The Bridge Blog A dialog about our new bridge and these web pages
Overview. As a pointy-headed
university professor, my weekend project of bridge photography and
building these web pages generated many questions and introduced me
to just-in-time learning. I enjoy chasing my curiosity and
want to identify ways to encourage younger learners to also enjoy curiosity
chasing and learning.
Learning usually requires repetition while forgetting occurs when
I infrequently use information. Many young learners do not understand
the importance of repetition. Weekly visits to the bridge provided
the repetition necessary to detect changes in the bridge and
many questions and opportunities for learning. Over the course of the
bridge project, I had access to few experts for answering questions.
Rather than a liability, this became an asset and pushed me to improve
my search skills with Google. Soon, I found that answers
to questions encountered during my weekly photo shoots were often
only a Google-search away -
Restoring the Joy in Learning). Consequently Google + Internet became
dependable extensions of my memory.
May 6, 2005: Exploring digital sketches
There comes a time when simply capturing the action of constructing the
new Cooper River Bridge approaches blindly following a recipe - and
I try to avoid falling into a rut. I have standard
places that I go, standard sets of photos that I take and standard ways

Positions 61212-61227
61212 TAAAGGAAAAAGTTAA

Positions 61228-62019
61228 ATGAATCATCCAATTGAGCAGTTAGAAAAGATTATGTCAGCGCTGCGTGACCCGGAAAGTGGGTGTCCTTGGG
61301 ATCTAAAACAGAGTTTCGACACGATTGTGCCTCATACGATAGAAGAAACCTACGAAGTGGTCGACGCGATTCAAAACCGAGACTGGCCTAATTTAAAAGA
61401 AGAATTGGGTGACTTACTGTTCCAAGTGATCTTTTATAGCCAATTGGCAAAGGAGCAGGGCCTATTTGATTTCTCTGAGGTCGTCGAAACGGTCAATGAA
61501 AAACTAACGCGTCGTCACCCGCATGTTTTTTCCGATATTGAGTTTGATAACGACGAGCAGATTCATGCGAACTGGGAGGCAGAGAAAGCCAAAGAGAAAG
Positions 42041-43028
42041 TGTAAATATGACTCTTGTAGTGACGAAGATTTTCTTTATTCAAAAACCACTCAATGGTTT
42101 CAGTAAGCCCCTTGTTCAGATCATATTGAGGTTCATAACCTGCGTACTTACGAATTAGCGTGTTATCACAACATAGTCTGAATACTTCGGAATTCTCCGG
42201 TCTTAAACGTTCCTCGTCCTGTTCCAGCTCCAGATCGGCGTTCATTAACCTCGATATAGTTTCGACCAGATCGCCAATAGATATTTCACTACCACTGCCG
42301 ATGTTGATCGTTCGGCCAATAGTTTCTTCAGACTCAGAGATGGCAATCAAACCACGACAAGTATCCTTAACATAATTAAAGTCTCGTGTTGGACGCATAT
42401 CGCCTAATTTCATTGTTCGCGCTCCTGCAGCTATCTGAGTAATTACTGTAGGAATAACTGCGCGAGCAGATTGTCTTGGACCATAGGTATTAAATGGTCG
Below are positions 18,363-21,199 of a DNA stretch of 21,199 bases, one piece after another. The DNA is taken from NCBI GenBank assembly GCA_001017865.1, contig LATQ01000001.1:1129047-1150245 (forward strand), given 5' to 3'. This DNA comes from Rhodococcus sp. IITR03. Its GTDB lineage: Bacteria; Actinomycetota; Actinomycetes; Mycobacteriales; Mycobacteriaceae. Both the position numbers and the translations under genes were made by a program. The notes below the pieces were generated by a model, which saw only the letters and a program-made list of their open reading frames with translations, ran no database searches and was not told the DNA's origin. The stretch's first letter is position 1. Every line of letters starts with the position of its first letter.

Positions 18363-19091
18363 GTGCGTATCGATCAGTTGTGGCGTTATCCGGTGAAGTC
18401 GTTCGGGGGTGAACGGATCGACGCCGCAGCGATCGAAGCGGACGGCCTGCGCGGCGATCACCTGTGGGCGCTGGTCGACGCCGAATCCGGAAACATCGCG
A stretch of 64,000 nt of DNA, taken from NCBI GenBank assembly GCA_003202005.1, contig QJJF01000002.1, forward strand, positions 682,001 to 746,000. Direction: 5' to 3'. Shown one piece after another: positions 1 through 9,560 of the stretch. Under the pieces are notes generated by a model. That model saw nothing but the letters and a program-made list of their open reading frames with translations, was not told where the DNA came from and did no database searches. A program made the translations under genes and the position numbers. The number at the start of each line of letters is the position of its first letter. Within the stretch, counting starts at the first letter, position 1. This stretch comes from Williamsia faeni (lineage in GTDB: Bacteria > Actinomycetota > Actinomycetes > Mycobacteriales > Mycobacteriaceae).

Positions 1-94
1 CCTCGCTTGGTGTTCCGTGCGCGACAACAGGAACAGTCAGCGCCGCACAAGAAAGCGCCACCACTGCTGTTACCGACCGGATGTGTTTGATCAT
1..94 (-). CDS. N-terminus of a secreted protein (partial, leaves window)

to process the images for placement in these web pages - all the ingredients
of a rut. Several weeks ago
I began experimenting with ways to alter the images so that they
took on the characteristics of a sketch. I cannot draw an attractive
stick figure, so for me, this was an opportunity to explore something that
I was totally incapable of doing on my own.
When I look at a sketch, I see the outlines of objects the artist projects.
So I started with processing an image with an edge detection algorithm. These
algorithms compute the difference in intensity of adjacent picture elements
(pixels). When the intensity difference is small, then the point appears
black. When the intensity is large, then the point appears white.
Consequently edges (where there is a large intensity difference) will appear
as while lines. But an artist sketches with a black pencil, so I inverted
the image - white became black and black became white. Because these
are color images, edges are computed for each of the three colors - red,
green and blue. I then alter the black-white range of intensities
so that I get a more balanced image. The results, as seen here, are
interesting. Bibi, an art history student at UC Berkeley and friend of our
family finds that these transformations bring something new to the art
table - an improvement beyond simply copying an artistic style.